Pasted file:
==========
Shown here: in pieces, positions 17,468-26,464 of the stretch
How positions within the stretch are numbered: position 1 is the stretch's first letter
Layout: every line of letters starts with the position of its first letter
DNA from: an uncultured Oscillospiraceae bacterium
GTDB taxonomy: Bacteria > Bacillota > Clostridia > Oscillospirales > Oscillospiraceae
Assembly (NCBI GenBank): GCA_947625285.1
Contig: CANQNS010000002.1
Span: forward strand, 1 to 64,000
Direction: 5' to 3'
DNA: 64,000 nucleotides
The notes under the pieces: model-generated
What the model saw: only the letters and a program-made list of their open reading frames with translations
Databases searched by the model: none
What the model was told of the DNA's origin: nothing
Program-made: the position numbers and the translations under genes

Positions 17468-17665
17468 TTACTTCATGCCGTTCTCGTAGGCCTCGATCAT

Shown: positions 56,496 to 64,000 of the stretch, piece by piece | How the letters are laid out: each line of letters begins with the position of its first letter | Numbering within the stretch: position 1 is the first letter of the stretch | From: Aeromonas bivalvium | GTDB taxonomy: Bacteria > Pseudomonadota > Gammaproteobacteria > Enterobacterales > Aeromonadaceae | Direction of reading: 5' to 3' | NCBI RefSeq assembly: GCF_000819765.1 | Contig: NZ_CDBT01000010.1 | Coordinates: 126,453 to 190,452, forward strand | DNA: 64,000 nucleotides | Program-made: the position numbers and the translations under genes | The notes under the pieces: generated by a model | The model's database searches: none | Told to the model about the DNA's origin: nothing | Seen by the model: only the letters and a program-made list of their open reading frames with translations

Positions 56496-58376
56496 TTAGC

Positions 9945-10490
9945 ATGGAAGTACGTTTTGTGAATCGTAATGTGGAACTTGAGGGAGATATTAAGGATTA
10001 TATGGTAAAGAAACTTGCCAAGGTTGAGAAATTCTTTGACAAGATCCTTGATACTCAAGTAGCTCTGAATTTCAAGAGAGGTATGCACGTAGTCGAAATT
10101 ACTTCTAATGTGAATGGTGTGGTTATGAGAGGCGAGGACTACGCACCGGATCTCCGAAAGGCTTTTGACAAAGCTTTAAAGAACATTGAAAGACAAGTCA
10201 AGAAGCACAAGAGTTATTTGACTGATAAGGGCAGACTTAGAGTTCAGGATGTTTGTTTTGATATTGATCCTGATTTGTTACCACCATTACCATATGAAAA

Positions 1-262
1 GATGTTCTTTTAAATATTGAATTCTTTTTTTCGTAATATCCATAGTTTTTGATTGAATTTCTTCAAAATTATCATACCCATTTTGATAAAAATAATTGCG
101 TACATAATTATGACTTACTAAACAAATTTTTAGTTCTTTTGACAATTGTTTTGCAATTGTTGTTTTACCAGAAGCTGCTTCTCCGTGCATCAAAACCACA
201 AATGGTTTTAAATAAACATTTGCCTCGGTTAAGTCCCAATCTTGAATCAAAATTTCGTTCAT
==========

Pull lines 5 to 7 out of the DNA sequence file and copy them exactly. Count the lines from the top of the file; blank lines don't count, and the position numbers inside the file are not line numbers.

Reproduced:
GTDB taxonomy: Bacteria > Bacillota > Clostridia > Oscillospirales > Oscillospiraceae
Assembly (NCBI GenBank): GCA_947625285.1
Contig: CANQNS010000002.1